Overtime cuts bleed healthcare workers
Healthcare workers at the island’s smaller, less equipped hospitals seem to be hit hardest by a reduction of ‘sessions’ and overtime due to the restructuring of patient care caused by COVID-19.
Across the island, hospitals have been sending home less critical patients and suspending some services as part efforts to free up space in the public health system and reduce the risk of exposure to some patients.
Some have also seen fewer patients coming in as many persons shy away from visiting healthcare facilities out of fear of contracting the deadly virus, which has claimed more than 340,000 lives across the globe.
This has reduced the need for a number of doctors, nurses and porters working on overtime shifts, and hospital managers have started to snip at the much-needed salary supplement, leaving some furious.
Healthcare workers at the Type B Savanna-la-Mar Public General Hospital in Westmoreland were among the latest to feel the financial distress, after a letter from the hospital’s administration last Thursday advised that overtime work would be cut.
‘Sessions’, a term used by doctors and nurses, are four- or eight-hour work stints outside of usual work. The pay rate is usually higher than for normal hours.
In the letter to divisional heads, a copy of which was obtained by The Sunday Gleaner, it was advised that the hospital had undergone a budget cut and thus a reduction in sessions was necessary.
“The much-anticipated budget for financial year 2020/2021 has been received. The allocation was less than proposed and even more alarming, less than we received last year. In light of this, it has become necessary for major financial adjustments to be made,” read the letter. “As a consequence, overtime and sessions must be reduced as there is no fund allocated for this expenditure.”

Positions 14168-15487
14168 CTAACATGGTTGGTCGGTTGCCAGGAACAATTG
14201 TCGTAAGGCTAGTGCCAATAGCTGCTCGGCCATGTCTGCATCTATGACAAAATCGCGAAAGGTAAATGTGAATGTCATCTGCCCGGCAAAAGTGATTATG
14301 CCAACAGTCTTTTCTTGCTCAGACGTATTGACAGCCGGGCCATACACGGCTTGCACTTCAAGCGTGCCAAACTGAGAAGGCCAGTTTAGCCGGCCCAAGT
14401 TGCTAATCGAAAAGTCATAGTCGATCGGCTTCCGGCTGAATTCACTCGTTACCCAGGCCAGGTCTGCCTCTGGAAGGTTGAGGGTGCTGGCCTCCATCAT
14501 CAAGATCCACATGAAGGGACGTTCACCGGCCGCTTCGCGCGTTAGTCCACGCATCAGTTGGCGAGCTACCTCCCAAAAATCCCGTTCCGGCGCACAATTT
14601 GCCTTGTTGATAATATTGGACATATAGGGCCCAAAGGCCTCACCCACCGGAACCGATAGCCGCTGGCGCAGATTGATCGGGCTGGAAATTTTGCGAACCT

It left some healthcare workers at the hospital livid.
“So what they have proposed now is to scrap the two doctors who are supposed to come in at 12 (midnight), and they are also cutting down on one doctor in the evening shift. But that cannot work, the staff is already pressured,” bemoaned one medic who requested anonymity.
“Sav functions like a Type A hospital. It is a trauma centre – bike accidents, gunshots and those things. We have the whole of that. We function closer to a Type A than B,” explained the doctor, referencing Jamaica’s two larger, Type A hospitals – the Kingston Public and Cornwall Regional hospitals.
“Our patient load in Sav is far greater. We cannot afford any cuts in sessions because that would mean less staff and more burdens on the rest of workers there. It also means longer waiting times for patients,” the doctor argued.
Yesterday, Carmen Johnson, president of the Nurses Association of Jamaica, and Dr Elon Thompson, president of the Jamaica Medical Doctors Association, said they were both aware of disquiet over the overtime cuts at some hospitals.
Liveable wage needed
Johnson explained, however, that sessions and overtime are based on needs, and some smaller hospitals, like Savanna-la-Mar General and Percy Junor Hospital in Mandeville, may have less need for nurses on overtime than a larger one such as the Kingston Public Hospital (KPH).
“COVID-19 has severely impacted the economy and health. It has transformed the healthcare sector in Jamaica and the world. We just have to look at our monthly budget to see how we can function until we get a proper salary or the system returns to normal,” she said.
“It has highlighted, however, the need for our policymakers and employees to recognise that you must provide us with a liveable wage. When you don’t, and we have these kinds of a situation [where] it means that we can’t manage because we depend on the additional income,” she stressed.
The sentiment was echoed by Thompson, who explained that some doctors rely heavily on overtime to supplement their salaries, but the first item of cut is going to be sessions as these are voluntary.
“It is the same thing we have been telling the Government for forever,” he told The Sunday Gleaner. “It is difficult to have a car loan, your house mortgage, rent, … and your basic salary or your rostered duty just can’t cover it.”
Thompson noted that session cuts could mean reduced patient service or restructuring of the unit.
“A part of it is that there has been no implementation of a strategic plan for the health sector. If we had one, it would make things a little more easier when COVID-19 comes,” he said.